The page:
The New Yorker called this some of the first millennial literature. The style might seem bland at first, but if you stick with it, you see it is Frances telling the story, and that's her voice. The story is frustrating as the characters repeat the same "blunders and blinders" while they make they way through their relationships. There are mainly four characters, forming various shifting love triangles, which seem ultimately to be getting nowhere. This would be a great book for a college class or reading group that wants to discuss contemporary love relationships. It would provide a heated discussion. Frances, the chief protagonist, explores life on a philosophical level: "A certain peace had come to me and I wondered if it was God’s doing after all. Not that God existed in any material way but as a shared cultural practice so widespread that it cam to seem materially real." Frances does not have many of these times of peace in the novel, mainly because she is caught in the bindings of young love. In fact, she seems to really love two people. I would like to know what happens when Frances matures. The cover, with its painting by Alex Katz, seemed perfectly acceptable as representations of Frances and Bobbi. I'd give this novel another half star because it is Sally Rooney's second published. I'll look for and read her next one.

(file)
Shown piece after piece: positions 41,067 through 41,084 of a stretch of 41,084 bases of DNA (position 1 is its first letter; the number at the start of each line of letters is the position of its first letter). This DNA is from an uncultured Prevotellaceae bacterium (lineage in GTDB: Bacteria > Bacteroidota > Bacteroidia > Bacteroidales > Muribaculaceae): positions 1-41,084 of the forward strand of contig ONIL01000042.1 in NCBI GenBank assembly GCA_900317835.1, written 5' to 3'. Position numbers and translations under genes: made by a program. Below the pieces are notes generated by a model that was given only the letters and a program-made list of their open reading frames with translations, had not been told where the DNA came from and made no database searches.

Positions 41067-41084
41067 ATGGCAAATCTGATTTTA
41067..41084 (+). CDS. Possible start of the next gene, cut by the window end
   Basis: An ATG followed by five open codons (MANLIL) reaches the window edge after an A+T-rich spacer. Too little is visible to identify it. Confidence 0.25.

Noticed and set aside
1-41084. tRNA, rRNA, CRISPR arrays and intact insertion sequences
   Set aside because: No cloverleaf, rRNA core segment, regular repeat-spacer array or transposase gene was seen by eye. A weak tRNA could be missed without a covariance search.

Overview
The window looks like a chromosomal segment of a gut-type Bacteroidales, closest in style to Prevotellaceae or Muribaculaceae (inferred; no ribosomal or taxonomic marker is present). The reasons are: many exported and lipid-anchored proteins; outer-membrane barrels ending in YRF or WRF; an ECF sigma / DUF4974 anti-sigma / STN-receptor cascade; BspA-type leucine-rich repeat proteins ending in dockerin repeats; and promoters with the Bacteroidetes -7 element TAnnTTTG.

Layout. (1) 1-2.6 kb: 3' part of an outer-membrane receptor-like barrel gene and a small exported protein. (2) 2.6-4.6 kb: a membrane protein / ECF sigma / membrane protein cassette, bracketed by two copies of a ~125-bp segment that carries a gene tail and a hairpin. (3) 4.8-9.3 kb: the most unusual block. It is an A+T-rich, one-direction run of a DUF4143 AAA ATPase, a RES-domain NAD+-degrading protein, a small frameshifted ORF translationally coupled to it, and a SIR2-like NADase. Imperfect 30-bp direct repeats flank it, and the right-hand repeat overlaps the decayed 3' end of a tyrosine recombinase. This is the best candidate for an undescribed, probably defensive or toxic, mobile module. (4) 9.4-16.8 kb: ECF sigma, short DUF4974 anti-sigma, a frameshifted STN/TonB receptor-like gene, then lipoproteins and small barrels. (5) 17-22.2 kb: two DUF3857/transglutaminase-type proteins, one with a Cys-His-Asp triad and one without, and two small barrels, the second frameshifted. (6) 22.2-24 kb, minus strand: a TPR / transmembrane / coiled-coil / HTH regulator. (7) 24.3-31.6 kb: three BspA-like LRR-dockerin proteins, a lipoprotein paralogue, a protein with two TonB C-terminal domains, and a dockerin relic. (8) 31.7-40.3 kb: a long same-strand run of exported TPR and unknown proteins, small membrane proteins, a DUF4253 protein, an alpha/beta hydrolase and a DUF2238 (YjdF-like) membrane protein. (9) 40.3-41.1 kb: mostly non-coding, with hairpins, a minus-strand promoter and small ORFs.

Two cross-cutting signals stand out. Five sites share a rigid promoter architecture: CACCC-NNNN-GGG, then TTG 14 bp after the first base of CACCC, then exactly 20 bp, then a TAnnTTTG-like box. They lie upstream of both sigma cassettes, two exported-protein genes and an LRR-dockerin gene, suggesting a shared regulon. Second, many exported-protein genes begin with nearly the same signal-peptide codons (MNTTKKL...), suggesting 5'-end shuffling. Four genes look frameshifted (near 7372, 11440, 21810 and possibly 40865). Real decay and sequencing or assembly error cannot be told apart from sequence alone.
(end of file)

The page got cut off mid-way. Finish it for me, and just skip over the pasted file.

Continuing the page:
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baldma
Jun 07, 2019

An interesting and engaging book told by a 21 year old narrator. Cool,wry and smooth, honest, arid humour and reckless despair The "delicate cruelties of human interaction". Francis is a bisexual communist student , allergic to expressing emotion having a relationship with a married man.

k
KadenceB
Apr 28, 2019

I liked the style of writing! Made it a quick read, I sped through this in one train ride

g
GAYATHRIR1
Apr 20, 2019

“first great millennial novelist for her stories of love and late capitalism”, as per NYer

b
blcwrites
Mar 14, 2019

While so many readers loved this book, my returning thoughts along the way- what? I almost put it down, hoping it would get better, but for me - it never did go deep enough into the characters motivations to leave me with a can't wait for the next one.

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MaryJoSchifsky
Jan 29, 2019

New Yorker interview with Sally Rooney Jan 7 2019

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salsa25
Jan 27, 2019

I love how she writes. The no quotation marks may turn people off, but it forces you to absorb every word, every sentence. I felt I was wholly engaged with the nuances of their interpersonal relationships. Loved this book

c
Candaceb108
Jan 20, 2019

Every young person who reads this is going to think it is only about their age group. In some ways it is, when their parents were this age, there was a much greater societal pressure to get your ass in gear and earn a living wage. But as far as the relationships are concerned, at 70, I can say, things are not that different. Reading it at my age, I can remember the stupidly wasteful way I treated relationships just because I was insecure, like the protagonist is.

The wonderful thing is the way it ends. Relationships are messy, we need rules, but rules are stupid too.

k
KatG1983
Dec 31, 2018

Honestly, could not get past page 40.

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vickiz
Jul 03, 2017

Lights sparkled on the river and buses ran past like boxes of light, carrying faces in the windows.